Welcome to the new www.dukescycle.ca

To say that we are long overdue for a new website is certainly an understatement of monumental proportions.

We originally began to look at this exercise back in the very early days of 2008… and just as we begin the thought process of wondering what kind of new website we wanted to build… disaster struck and we lost Duke’s Cycle in the Queen Street fire.

Needless to say in the subsequent years our efforts and energies became a little more single-minded… our only efforts were focused on rebuilding the business and our beloved shop.

Which brings us to the present.

We now have a fantastic new facility, back home on Queen Street. And, thanks to our partners at AdPioneers, we now have a fantastic new website that is reflective of this new environment.

At this point in time, our new site is still very much in Phase One. We have a lot of new features planned for the site and as we continue to move forward with its development we firmly believe that this new site [just like our new store] will be a site against which others are measured.

As we transition into Phase Two and Three we will also begin to offer additional features such as online purchasing, e-commerce and special orders.

One of our primary objectives with this new site is to offer the visitor more than just a glorified product catalogue. Yes… you will be able to see our various product lines, but we wanted to offer you more.

Of paramount importance to this site is the ability to communicate and engage with our various communities… that’s you. Whether you are a commuter, racer, cycling for fitness, or weekend warrior, we want to be able to offer you reasons to revisit our site for more than just to see what bikes we sell. We truly want this site to become a living community for cyclists and an opportunity for you to gather information, about all things cycling.

Moving forward, we anticipate that this Community Blog section of our site will be dynamic and ever changing. We plan to fill it with the latest news and events from a variety of resources. From the “happenings” with the Toronto Cyclists Union and IMBA Canada… to what’s happening on the Pro Tour and unique stories about cyclists. We’ll try to keep you up to date on information that is relevant to all who ride.

In the meantime, please be patient as we get comfortable and up to speed with this new site and begin to grow its content and features.

Which brings us to you…

… as we get more comfortable with this site and please know that we welcome your feedback, tips and comments.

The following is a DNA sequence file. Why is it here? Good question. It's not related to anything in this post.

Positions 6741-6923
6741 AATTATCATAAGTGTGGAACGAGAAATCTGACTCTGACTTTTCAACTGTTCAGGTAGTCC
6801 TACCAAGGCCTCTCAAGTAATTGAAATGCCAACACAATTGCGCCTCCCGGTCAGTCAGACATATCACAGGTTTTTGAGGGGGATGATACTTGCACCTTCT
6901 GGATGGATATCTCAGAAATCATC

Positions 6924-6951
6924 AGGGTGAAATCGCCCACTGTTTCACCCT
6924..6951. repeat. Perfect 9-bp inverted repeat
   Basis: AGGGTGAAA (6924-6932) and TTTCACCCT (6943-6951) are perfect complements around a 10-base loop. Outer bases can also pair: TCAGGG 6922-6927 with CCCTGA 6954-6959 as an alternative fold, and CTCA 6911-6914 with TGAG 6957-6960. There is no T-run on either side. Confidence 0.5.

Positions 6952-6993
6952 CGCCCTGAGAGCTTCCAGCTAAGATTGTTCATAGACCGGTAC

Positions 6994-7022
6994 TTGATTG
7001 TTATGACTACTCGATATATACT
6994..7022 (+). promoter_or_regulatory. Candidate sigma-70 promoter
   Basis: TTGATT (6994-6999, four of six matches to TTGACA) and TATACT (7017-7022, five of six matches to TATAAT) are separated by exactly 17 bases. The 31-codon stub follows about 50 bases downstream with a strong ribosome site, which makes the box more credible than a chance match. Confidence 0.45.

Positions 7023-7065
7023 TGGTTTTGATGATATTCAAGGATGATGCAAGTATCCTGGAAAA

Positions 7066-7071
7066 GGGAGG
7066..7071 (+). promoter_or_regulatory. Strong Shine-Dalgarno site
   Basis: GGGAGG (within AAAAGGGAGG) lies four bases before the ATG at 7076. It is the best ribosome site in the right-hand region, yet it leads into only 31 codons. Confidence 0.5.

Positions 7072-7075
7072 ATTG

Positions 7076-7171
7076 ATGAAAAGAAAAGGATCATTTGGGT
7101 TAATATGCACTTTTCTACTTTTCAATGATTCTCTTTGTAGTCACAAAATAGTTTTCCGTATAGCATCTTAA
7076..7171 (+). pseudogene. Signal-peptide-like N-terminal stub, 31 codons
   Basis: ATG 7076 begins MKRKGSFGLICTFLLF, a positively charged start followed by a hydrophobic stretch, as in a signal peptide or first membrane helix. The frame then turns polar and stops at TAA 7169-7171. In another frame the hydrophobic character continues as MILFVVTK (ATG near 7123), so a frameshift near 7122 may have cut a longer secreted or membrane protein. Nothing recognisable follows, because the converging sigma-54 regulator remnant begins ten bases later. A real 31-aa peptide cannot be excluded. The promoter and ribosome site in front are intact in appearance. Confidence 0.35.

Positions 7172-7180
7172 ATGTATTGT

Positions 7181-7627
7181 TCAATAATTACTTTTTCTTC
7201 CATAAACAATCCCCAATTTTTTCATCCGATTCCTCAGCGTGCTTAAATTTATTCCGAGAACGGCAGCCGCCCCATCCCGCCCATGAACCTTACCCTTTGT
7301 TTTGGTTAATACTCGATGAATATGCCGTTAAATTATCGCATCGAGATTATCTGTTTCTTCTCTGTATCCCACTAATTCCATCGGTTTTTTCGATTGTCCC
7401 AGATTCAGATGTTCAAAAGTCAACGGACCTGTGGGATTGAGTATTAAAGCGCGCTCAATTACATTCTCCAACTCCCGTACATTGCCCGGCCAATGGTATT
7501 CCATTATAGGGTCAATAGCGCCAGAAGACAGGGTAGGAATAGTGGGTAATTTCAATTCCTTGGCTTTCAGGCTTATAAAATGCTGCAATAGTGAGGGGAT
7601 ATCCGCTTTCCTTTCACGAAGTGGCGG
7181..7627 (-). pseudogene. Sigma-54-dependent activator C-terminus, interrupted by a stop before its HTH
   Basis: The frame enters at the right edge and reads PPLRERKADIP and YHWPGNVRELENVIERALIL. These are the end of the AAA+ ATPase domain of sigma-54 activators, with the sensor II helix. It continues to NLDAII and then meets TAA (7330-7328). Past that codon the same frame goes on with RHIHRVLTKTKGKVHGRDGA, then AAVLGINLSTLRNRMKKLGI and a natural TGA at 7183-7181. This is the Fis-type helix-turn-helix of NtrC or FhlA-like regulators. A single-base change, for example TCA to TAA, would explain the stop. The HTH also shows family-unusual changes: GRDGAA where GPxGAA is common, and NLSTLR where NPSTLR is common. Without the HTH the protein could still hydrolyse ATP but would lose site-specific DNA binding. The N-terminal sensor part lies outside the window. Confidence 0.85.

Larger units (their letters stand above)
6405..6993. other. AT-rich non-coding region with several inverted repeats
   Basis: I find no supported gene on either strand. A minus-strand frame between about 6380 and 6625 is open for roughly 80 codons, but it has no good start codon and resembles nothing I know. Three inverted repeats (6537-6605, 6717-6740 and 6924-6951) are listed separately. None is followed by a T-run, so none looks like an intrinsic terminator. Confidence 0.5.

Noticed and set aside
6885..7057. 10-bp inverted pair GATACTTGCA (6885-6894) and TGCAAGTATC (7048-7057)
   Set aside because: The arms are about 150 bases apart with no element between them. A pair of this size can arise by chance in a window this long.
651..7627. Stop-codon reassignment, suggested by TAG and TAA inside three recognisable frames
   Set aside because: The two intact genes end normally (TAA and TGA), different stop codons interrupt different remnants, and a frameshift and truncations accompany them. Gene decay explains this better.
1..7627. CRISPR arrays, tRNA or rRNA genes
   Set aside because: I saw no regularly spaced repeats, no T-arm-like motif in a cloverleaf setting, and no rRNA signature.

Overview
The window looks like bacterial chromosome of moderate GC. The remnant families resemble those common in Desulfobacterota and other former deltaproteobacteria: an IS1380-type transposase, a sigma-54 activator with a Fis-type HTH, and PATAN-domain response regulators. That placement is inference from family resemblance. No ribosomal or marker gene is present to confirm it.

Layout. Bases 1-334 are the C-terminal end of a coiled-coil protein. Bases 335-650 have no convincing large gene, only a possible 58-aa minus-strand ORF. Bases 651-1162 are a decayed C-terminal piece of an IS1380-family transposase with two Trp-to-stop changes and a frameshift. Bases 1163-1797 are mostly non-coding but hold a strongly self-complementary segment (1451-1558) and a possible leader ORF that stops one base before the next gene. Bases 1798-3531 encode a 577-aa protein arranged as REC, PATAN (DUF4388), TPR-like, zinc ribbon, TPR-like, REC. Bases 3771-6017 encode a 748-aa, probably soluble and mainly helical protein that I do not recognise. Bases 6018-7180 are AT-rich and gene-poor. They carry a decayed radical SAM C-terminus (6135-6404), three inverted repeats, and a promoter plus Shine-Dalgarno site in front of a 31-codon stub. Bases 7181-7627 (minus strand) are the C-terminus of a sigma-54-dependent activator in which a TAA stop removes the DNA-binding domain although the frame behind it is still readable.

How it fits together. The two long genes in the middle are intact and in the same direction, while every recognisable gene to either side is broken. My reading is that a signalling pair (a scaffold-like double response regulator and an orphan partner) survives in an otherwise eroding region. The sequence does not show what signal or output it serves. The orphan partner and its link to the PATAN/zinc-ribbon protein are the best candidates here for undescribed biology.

Racing…It’s about the Pain

A few years ago a good friend of mine said to me “I can’t wait until I’m in better shape so I can race and ride hard without pain.” I told him it would never happen. Not to be unkind or anything, but I told him to know that if you race… and I mean truly race, you will experience pain. No matter how fit you are… racing hurts. It always hurts.

Now pain is not always a bad thing. Pain lets you know you’re alive and pain tells you when to stop. As cyclists, we grow to love the burn of climbing or legs screaming during a sprint that does not want to end. To succeed, one must learn to live with pain, understand it and master it. You need to remind yourself that if you’re feeling pain, so is everyone else.

Which brings us to mental toughness. I truly believe that beyond being physically tough, one needs the psychological fortitude to push through the physical even when your head is telling you to stop. From personal experience I can tell you that if you do this, you will reach another level of performance.

Tenacity, and an ability to reach deep is not something everyone can do. I’ve seen very strong riders give up and loose to riders with less physical ability strength simply because they could dig deep and ride through the pain. I once lost a race by 3 seconds because I was having a bad day, had crashed twice very hard and decided I was done for the day. I gave up and let another take the lead. With less than 1k to go it suddenly occurred to me what a huge mistake I had made. With the race leader already out of site, I changed my attitude, focused on the task at hand, and push through the physical and mental pain. I didn’t win and learned a very valuable lesson.

A lot happens during a race… at times you will feel good… but more often than not, you will be feeling pain.

Champions ride through the pain.